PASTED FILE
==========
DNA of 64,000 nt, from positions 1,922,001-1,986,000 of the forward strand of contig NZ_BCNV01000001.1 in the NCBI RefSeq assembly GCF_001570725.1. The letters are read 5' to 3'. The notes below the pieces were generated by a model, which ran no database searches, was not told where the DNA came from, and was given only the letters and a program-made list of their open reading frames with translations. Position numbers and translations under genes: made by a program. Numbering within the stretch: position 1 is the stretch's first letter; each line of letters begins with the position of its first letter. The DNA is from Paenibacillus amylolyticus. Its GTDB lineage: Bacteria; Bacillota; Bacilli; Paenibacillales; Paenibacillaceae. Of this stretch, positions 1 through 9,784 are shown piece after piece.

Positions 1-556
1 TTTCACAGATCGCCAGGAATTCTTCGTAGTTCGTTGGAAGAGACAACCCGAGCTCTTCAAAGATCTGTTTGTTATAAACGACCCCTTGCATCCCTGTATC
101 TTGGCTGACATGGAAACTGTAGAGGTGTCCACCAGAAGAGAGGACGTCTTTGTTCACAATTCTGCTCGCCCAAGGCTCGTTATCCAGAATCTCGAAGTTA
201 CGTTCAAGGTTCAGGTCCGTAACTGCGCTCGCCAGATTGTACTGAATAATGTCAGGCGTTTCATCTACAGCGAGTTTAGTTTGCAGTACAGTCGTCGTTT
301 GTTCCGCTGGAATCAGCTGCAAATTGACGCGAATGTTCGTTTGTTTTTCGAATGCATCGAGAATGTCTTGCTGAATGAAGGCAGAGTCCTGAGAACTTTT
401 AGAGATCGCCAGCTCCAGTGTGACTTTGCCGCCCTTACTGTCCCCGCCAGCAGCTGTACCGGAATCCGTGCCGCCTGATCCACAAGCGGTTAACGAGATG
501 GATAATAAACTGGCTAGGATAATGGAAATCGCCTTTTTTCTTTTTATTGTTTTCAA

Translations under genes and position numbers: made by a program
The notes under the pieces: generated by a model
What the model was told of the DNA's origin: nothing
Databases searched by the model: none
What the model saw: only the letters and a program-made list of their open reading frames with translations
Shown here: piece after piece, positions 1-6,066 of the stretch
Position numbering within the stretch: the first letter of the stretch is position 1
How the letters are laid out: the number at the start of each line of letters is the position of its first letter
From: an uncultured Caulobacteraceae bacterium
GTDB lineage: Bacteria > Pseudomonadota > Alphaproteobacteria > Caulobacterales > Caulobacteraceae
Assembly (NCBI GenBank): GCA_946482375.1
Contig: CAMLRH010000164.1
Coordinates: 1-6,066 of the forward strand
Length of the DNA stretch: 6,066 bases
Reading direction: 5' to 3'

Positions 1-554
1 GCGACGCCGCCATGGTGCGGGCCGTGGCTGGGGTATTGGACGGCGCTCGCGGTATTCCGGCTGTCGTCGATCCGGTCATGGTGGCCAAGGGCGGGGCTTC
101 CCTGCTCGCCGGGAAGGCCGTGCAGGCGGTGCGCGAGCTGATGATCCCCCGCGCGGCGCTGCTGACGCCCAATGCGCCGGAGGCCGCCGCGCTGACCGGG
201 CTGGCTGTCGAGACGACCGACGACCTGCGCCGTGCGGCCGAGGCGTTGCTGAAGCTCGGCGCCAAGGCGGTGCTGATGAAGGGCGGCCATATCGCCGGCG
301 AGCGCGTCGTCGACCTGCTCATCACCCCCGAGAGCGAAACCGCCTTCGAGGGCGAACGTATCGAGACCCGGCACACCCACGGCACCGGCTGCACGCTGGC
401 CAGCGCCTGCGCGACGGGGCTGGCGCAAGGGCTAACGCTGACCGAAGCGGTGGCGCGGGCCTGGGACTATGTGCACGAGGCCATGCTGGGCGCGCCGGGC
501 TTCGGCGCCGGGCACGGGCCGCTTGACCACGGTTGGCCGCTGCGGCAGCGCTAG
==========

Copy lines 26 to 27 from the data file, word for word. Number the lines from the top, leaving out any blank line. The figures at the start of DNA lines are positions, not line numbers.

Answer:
101 CCTGCTCGCCGGGAAGGCCGTGCAGGCGGTGCGCGAGCTGATGATCCCCCGCGCGGCGCTGCTGACGCCCAATGCGCCGGAGGCCGCCGCGCTGACCGGG
201 CTGGCTGTCGAGACGACCGACGACCTGCGCCGTGCGGCCGAGGCGTTGCTGAAGCTCGGCGCCAAGGCGGTGCTGATGAAGGGCGGCCATATCGCCGGCG